The other thing that struck me was this pride in being both American and from somewhere else too. People are Chinese American, African American, Mexican American and so on, and the fact that they are one doesn’t seem to negate the other. I should be "British Iranian" I guess, but I don’t really think that term is used, or know what it means. It just doesn’t feel right.
I find myself always hovering over the ethnicity box in various surveys, not knowing what to put. I often wish there was a box for "Londoner," as that’s the only category which feels right. Then I remember that’s not an ethnicity, but rather another way of saying "international person who hangs out with other international people," which then further highlights not feeling like a local.
And even the other Americans have a pride to them that has gotten me into trouble a few times. I can drop jokes with Iranian Americans about weird things non-Iranians do, but the once or twice I made damning statements about Americans I was very clearly and sternly told not to offend them that way. These experiences were at once disorientating for me, and also made me sad at my own lack of loyalty to Britain.
And that goes to the heart of how things are done over here. No one really talks about anything. And by not talking about things, that means that they aren’t acknowledged, it means they aren’t seen as being important or worthy of thought and consideration, of even existing in the first place.
I face almost zero overt hostility or racism over here; I once had a guy on the train keep hissing "I don’t like Arabs" at me, but then he was French, and an Englishman kindly came to my defense with a "leave her alone mate." And another time an old lady at a bus stop started lecturing me about being a foreigner. And I think that is it. I’m sure there is plenty of hidden hostility, but I do appreciate that day-to-day life is pretty harmonious and conflict-free here.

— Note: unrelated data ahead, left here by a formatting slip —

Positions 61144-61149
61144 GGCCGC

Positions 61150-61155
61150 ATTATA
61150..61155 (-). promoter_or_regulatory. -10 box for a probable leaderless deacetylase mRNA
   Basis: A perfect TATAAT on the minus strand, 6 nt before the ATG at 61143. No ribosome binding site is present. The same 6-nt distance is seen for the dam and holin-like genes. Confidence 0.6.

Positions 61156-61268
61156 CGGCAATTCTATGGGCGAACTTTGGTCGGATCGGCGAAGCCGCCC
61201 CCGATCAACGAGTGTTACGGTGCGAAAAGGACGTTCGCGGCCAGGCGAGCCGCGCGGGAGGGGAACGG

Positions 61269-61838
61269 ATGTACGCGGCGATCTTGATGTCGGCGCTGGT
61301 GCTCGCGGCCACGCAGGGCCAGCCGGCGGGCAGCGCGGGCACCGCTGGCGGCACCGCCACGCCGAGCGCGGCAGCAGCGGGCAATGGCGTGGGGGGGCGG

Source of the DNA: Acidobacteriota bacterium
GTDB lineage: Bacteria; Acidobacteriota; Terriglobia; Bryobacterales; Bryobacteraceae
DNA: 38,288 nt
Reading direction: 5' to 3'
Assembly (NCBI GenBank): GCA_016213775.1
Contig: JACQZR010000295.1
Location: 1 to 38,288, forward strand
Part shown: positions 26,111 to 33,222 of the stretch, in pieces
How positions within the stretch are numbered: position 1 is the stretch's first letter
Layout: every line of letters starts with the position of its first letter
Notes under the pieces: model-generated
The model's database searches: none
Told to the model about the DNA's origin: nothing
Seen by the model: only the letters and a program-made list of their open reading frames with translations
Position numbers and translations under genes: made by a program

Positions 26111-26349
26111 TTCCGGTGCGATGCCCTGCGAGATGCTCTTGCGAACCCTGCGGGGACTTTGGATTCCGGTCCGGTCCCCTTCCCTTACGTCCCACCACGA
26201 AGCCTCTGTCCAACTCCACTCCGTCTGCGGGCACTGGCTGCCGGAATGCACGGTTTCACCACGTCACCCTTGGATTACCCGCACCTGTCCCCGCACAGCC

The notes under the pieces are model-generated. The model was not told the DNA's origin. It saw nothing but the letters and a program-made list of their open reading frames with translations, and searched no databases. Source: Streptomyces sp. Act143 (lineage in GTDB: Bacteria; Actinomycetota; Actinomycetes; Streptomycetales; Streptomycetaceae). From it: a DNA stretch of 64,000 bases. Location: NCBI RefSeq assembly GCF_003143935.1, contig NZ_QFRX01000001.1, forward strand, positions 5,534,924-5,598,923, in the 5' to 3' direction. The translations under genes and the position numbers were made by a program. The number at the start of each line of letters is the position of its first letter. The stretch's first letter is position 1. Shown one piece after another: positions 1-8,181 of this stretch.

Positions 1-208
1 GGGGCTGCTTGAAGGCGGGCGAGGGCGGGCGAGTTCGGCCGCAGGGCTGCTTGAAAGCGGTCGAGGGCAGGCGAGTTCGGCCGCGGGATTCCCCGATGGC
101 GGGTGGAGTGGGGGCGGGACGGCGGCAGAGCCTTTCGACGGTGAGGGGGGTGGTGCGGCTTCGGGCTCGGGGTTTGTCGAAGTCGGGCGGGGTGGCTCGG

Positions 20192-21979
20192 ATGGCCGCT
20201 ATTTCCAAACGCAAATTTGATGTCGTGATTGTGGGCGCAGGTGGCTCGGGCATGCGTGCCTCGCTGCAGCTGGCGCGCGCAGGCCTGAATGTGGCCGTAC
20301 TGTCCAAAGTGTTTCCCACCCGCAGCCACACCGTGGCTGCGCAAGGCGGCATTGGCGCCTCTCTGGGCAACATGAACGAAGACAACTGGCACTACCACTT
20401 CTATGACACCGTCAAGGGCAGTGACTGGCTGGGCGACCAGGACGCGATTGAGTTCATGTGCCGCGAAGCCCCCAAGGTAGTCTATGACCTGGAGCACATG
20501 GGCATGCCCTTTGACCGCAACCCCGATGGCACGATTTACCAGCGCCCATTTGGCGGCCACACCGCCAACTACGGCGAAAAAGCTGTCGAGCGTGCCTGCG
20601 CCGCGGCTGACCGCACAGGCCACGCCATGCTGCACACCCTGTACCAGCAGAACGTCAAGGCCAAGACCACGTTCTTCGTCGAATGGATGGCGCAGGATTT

But on the other hand, we don’t have belonging either. I can’t imagine marrying a British person, or spending time in close proximity with a friend’s family at their home. I often feel like the exotic person in the room, where my life experiences and home culture are really interesting and fascinating but this curiosity feels more like they are looking in at a curious museum exhibit from their position of being rooted and established and belonging, rather than like a hand outstretched or a call to form a genuine connection.
In all aspects of life, growing and learning and improving require effort, they require asking hard questions and facing up to unpleasant truths. There is no progress without discomfort. And that is the problem with the UK and race. Things are nice and non-confrontational, and there is a general daily level of serenity which is really nice. But it’s just that. It’s nice and inoffensive, but doesn’t go anywhere.
You can’t integrate immigrants into a society by ignoring the fact that they are immigrants in the first place, by not wanting to talk about it, by pretending that everything is fine and that there is no problem, that people and their cultures aren’t different, and that immigrant kids often feel weird because they don’t look like the locals, and they don’t get a lot of the local nuances, that they aren’t OK with their kids taking part in a lot of activities and that their family lives are so different from those of the local kids. You can’t have them feel at home if there is no awareness that all immigrant kids have an internal struggle between trying to reconcile the home culture with the host, by ignoring the fact that every day they are facing challenges from two different cultures where they have to try their best to fit in with both.
You can’t have immigrant children grow up to feel like they belong if you don’t acknowledge them in the first place. That is akin to saying they don’t exist, that there are no issues or challenges and that they aren’t welcome nor is there the intention of opening up a permanent seat at the table to them.